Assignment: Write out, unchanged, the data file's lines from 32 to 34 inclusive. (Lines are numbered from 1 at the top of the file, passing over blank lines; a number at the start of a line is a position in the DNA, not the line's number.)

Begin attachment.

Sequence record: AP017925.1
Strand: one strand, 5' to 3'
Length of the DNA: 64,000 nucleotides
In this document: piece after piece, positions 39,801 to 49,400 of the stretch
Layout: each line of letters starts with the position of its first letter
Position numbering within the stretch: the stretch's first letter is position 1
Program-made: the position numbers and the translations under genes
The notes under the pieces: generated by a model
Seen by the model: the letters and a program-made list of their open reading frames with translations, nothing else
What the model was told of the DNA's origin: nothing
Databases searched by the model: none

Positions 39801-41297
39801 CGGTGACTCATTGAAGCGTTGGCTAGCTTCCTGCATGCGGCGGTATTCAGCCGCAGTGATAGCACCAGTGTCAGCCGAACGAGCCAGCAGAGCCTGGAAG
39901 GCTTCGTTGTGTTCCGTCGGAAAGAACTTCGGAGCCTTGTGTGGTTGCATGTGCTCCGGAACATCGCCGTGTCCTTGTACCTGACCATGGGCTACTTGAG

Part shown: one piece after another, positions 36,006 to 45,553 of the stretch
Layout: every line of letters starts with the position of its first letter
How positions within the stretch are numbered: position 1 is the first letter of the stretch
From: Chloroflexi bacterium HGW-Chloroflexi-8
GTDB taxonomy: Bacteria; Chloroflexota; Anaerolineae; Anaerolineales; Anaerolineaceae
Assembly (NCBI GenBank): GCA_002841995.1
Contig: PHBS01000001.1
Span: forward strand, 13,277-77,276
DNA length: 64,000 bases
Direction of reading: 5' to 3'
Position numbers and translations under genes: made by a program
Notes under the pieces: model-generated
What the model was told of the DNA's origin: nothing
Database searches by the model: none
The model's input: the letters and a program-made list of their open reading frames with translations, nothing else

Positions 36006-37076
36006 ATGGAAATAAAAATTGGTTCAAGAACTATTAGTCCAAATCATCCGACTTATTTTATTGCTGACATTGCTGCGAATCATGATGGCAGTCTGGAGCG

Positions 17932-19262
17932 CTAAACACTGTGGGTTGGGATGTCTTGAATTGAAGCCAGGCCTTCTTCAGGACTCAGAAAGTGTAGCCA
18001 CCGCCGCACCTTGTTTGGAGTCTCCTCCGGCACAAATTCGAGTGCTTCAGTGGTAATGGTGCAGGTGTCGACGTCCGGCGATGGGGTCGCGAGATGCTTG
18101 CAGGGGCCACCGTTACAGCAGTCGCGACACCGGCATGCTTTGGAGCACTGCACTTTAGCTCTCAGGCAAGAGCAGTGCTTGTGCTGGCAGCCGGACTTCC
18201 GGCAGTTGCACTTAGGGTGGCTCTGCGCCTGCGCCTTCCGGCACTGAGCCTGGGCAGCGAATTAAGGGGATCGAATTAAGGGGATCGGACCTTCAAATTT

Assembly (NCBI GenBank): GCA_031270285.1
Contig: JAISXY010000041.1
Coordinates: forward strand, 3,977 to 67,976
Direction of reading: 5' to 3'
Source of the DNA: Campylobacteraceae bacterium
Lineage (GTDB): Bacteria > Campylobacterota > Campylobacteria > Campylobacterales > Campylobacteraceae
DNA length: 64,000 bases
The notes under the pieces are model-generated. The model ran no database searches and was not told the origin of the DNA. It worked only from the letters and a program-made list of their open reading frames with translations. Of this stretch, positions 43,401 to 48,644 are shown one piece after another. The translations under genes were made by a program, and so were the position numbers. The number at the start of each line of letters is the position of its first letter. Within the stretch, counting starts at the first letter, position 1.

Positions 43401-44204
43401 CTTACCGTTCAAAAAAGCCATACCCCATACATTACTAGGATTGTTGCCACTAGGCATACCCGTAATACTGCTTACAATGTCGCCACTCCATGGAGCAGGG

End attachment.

Positions 17932-19262
17932 CTAAACACTGTGGGTTGGGATGTCTTGAATTGAAGCCAGGCCTTCTTCAGGACTCAGAAAGTGTAGCCA
18001 CCGCCGCACCTTGTTTGGAGTCTCCTCCGGCACAAATTCGAGTGCTTCAGTGGTAATGGTGCAGGTGTCGACGTCCGGCGATGGGGTCGCGAGATGCTTG